A vast, seemingly boundless plain forms the ground for the action: As if from nowhere, dark figures appear on the picture surface, emerging, as it were, from their deep levels, from layers rich in nuances in light white or hazy gray, leaving plenty of room for their presence, for their story.Polish-born artist Leszek Skurski, who studied at the Gdansk Academy of Art, repeatedly devotes his monochrome painting to figurative narrative. In his works, he depicts many small and large stories that remain open on all sides. They are images of standstill, of pausing and remaining in an action, out of an attitude, which he captures in concentrated form and narrative density. Many evanescent moments of an existence or togetherness are captured on the canvas: like excerpts from a sequence, like snapshots between their appearance and disappearance. In this way, they are reminiscent of film stills or still images that reveal a content, a character, or a mood.
That is to say: they refer to a scene that began outside the representation and continues there, that is captured in the picture, that comes to rest here, so to speak. In this sense, the artist today, in the times of rapid floods of information and images, concentrates again and again on the "one" image that tells a whole story. In doing so, he shows many things from a distance and thus gets particularly close to what is happening. He renders his subject from a distance in small, sometimes blurred views that sharpen the eye for the whole, for the concrete. In the works of Leszek Skurski, which have been shown in numerous solo and group exhibitions in Europe, the USA and South Africa, the image of man is always at the center of the representation. From the beginning, his interest has been in the 'living being', initially still in large form and strong color, in shadowy physicality.
Today his figures are reduced to the essential: To a vanishingly small black figure in expressive posture and gesture, taken out of their surroundings, rendered in an environment that is sometimes only fragmentarily hinted at, but for the most part completely blanked out. And this in favor of a largely object-free surface, which spreads out on the canvas in bright painting, rich in shades. Above all, the non-color white, which is at the same time the sum of all the colors of light, occupies an increasingly large space in his paintings: it works here in a multi-layered way, open to many projections. For white embodies not only emptiness and nothingness, stillness or silence, but also the spiritual, intangible, unknown or undiscovered: something not visible, absent, which sensitizes perception and points to what is present. Against these backgrounds, everything focuses on the center: on the protagonists appearing individually or in groups, moving freely on the surface and yet always grounded, taking up space and forming it at the same time.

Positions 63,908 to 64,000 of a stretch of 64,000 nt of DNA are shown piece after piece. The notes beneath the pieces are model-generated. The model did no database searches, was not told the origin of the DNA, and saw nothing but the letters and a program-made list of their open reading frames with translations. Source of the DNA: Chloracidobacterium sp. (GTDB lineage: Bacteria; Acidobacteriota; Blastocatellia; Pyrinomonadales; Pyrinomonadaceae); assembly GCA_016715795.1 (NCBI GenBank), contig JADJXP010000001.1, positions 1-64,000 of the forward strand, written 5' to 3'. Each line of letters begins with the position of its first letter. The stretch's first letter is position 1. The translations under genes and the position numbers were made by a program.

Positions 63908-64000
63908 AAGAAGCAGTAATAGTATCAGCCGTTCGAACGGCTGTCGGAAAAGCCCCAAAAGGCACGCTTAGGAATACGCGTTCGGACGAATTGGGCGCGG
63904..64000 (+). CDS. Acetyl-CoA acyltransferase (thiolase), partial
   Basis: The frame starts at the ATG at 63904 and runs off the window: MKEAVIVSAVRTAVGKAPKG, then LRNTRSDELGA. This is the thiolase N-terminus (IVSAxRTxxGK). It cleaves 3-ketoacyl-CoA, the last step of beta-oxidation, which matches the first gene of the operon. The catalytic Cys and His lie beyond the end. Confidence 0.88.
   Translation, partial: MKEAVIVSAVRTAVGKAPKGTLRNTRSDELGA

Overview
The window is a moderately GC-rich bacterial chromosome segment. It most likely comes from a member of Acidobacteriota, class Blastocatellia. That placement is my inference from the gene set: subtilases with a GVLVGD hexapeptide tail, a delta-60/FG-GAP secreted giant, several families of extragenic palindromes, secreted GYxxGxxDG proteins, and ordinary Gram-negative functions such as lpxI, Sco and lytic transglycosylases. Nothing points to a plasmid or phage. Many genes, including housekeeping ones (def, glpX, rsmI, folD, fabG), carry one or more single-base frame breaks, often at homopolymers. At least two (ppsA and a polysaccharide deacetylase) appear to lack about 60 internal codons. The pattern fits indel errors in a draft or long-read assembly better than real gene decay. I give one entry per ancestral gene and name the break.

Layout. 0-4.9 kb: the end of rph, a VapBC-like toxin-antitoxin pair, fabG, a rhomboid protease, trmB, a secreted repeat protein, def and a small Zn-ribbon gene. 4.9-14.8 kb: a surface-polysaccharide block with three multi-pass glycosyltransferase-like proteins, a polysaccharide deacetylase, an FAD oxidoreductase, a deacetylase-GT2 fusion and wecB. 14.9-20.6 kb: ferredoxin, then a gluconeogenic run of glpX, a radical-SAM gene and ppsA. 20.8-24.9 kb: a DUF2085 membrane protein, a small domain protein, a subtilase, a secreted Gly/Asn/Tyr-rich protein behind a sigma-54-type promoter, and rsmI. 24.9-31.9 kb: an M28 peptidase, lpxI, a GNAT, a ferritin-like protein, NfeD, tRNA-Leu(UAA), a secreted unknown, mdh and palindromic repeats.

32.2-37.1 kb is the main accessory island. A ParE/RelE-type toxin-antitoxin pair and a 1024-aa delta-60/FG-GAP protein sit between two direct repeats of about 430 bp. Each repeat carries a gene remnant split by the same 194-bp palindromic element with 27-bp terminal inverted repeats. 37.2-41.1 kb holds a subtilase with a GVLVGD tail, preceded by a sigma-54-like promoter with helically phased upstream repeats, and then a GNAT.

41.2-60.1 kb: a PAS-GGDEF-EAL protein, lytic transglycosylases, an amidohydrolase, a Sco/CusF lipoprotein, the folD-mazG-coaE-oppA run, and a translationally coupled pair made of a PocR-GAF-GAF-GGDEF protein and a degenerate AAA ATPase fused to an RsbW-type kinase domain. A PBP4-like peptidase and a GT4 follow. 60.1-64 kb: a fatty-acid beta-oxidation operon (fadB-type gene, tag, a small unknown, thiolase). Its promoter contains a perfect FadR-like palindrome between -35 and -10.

Thus they appear on the stage of life in strong contrasts of light and dark, lonely together, isolated from the others or in close connection with each other. Here, in these abstract worlds, his small-figure scenes appear in varying narrative contexts that reveal themselves depending on the perspective. On view are various scenes to be "perceived" of the everyday or non-everyday, reflecting much that is familiar and trivial, but also unique or spectacular and provocative. Among other things, they show a "meeting" and an "interview", they present a "date", a "parade" or an "arrival" and they introduce a "help" and a "warning". Again and again, pictorial worlds emerge that reflect something seemingly inconspicuous, something interpersonal, and at the same time question it cryptically. Scenes of a convivial gathering or of isolation, of relaxation or alienation, of observation or surveillance, of trust or conspiracy. All these images condense a reality that can be viewed from several sides. They all bear witness to something visible, while leaving plenty of room for the invisible. As it were, the stories of the artist, who lives and works in Germany, seem to be from another time, from a distant land, and yet always timeless or placeless. They seem taken out of their context or torn.
Everything remains open, without a recognizable outcome. Only a few, but essential things come to light as an initial "information" that only develops further in the viewer's imagination: Takes its own beginning and its own end.